To understand the full implications of Jeremiah 35, it is crucial to appreciate the historical context in which it is set. The chapter opens in the reign of Jehoiakim, the son of Josiah, the king of Judah (Jeremiah 35:1). This period was marked by widespread apostasy and disobedience to God's laws among the people of Judah. Jeremiah had been called by God to prophesy against this disobedience and warn the people of impending judgment if they did not repent. The narrative of Jeremiah 35 unfolds within this broader context of widespread disobedience and impending judgment.
The Rechabites, descendants of Jonadab, the son of Rechab, are introduced in Jeremiah 35:2-11. They are portrayed as a nomadic tribe living in tents and abstaining from wine, as per the commands of their forefather. When Jeremiah invites them into the temple and offers them wine to drink, they refuse, citing the command of Jonadab as their reason. This incident provides a stark contrast to the disobedience of Judah. The Rechabites' obedience to the command of their human forefather serves as a rebuke to Judah's disobedience to the commands of their divine Father, God.
God's response to the Rechabites' obedience is one of commendation and blessing. In Jeremiah 35:18-19, God tells Jeremiah to proclaim to the Rechabites that because they have obeyed the command of Jonadab, they will always have descendants to serve Him. This promise of continuous lineage was a significant blessing in the ancient Near East and served as a reward for their obedience. It is a clear demonstration of the principle that obedience leads to blessing.
In contrast to the blessing promised to the obedient Rechabites, Jeremiah 35 also depicts the consequences of disobedience. In verses 12-17, God, through Jeremiah, rebukes Judah for their disobedience and warns them of impending judgment. Despite God's repeated warnings and calls to repentance, Judah had continued in their disobedience, leading to God's decision to bring disaster upon them. This narrative underscores the principle that disobedience leads to judgment.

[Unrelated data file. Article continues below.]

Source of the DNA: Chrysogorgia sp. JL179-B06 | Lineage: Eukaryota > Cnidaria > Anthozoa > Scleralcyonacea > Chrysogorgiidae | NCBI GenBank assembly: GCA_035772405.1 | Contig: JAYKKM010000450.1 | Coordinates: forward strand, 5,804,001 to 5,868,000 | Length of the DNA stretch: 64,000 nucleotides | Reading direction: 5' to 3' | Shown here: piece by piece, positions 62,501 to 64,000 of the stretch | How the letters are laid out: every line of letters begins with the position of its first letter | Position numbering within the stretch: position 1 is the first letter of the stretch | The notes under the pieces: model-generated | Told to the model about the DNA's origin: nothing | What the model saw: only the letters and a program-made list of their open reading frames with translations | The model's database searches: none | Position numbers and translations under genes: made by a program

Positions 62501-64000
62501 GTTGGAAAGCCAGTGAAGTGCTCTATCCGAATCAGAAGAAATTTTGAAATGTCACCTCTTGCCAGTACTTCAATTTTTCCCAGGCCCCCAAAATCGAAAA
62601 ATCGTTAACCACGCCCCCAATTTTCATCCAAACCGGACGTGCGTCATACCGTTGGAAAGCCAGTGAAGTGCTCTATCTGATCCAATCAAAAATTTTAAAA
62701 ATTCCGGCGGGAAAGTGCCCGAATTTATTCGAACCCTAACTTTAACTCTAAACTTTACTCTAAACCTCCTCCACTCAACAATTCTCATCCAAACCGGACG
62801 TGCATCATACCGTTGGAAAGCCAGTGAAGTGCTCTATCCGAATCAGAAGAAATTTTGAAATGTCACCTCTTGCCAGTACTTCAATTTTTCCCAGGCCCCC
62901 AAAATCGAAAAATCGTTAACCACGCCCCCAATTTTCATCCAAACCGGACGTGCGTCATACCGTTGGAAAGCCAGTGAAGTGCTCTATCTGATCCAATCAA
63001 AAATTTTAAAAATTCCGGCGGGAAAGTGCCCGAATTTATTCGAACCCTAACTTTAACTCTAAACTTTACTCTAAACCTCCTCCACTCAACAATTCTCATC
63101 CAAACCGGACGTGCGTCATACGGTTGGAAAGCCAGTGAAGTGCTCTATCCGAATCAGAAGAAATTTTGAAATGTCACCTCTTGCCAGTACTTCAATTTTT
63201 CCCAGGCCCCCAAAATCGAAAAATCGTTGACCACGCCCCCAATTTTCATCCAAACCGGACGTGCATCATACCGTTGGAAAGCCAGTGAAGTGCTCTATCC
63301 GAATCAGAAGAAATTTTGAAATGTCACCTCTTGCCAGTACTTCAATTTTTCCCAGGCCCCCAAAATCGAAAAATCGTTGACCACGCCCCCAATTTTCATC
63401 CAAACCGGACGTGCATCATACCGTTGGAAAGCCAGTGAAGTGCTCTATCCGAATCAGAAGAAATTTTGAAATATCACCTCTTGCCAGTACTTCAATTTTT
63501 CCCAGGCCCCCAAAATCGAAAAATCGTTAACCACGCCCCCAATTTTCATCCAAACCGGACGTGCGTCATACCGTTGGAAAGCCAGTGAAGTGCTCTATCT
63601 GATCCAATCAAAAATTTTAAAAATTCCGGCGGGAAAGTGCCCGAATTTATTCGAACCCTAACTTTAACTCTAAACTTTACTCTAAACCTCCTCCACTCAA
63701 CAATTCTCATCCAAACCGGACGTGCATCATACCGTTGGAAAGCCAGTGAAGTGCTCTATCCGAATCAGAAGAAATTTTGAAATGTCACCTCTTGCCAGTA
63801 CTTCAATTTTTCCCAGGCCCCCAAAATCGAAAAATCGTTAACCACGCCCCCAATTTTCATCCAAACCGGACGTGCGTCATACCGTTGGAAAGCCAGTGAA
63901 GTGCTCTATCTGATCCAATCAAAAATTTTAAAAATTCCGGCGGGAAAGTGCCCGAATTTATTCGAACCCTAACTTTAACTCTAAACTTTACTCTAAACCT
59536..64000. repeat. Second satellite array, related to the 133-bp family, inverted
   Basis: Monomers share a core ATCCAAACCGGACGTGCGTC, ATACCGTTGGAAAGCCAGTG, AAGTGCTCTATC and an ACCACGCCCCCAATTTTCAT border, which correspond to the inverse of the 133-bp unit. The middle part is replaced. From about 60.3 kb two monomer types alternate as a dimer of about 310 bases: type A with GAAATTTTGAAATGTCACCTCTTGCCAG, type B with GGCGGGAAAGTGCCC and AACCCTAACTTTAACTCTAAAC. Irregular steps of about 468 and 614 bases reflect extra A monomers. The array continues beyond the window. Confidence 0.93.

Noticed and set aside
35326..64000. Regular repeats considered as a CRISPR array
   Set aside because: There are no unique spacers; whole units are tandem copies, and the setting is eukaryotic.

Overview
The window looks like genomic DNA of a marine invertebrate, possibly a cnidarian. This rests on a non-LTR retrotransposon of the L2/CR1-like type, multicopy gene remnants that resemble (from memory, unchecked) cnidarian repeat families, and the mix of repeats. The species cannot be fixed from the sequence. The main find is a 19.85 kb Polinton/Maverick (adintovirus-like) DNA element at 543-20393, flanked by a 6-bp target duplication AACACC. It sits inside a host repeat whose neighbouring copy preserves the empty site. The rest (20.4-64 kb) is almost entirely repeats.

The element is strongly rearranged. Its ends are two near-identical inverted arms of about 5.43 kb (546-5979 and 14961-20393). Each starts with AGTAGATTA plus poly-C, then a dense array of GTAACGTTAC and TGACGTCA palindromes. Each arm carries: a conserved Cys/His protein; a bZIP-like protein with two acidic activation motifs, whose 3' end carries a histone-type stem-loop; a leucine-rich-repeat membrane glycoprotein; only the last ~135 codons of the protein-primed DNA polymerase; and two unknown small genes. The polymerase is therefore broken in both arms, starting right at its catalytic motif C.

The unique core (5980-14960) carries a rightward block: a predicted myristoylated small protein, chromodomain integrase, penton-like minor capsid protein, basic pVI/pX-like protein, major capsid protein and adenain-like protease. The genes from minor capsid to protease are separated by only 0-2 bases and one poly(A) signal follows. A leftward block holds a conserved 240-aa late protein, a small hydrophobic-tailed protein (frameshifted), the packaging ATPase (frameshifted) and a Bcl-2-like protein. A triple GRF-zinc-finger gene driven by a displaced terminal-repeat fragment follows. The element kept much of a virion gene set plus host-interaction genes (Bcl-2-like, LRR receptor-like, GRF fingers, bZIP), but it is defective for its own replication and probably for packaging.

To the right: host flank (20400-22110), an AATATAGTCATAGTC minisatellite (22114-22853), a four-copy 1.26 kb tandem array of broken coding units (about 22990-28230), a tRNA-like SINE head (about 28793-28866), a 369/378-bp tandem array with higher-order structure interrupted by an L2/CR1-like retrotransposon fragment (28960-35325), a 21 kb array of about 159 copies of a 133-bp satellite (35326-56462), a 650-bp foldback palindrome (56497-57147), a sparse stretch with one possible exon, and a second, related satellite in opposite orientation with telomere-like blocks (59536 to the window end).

Several key lessons can be drawn from Jeremiah 35. Firstly, the chapter provides a powerful illustration of the principle of obedience leading to blessing, as seen in the Rechabites' obedience to Jonadab's commands. This obedience is contrasted with Judah's disobedience to God's commands, leading to impending judgment. The chapter thereby underscores the importance of obedience in the life of a believer.
Secondly, Jeremiah 35 presents a profound lesson about faithfulness. The Rechabites' adherence to the commands of Jonadab, even when faced with a seemingly legitimate opportunity to break them, demonstrates a high level of faithfulness. This faithfulness serves as a challenge to believers to remain steadfast in their obedience to God, even in the face of temptation or pressure to compromise.
Thirdly, the chapter illustrates the consequences of disobedience. The impending judgment upon Judah, as a result of their continued disobedience, serves as a sobering warning about the serious consequences of disregarding God's commands.
In conclusion, Jeremiah 35 presents a powerful narrative that underscores the importance of obedience and faithfulness, and the serious consequences of disobedience. The Rechabites' obedience and faithfulness serve as a model for believers, while Judah's disobedience serves as a warning. The chapter thereby provides a profound lesson for believers about the importance of obedience to God's commands and the blessings that result from it. At the same time, it serves as a stark reminder of the serious consequences that can result from disobedience.
The narrative of Jeremiah 35 continues to resonate today, challenging believers to examine their own obedience to God's commands and to strive for faithfulness even in the face of temptation. As such, the chapter provides a timeless message that continues to be relevant for believers in every generation.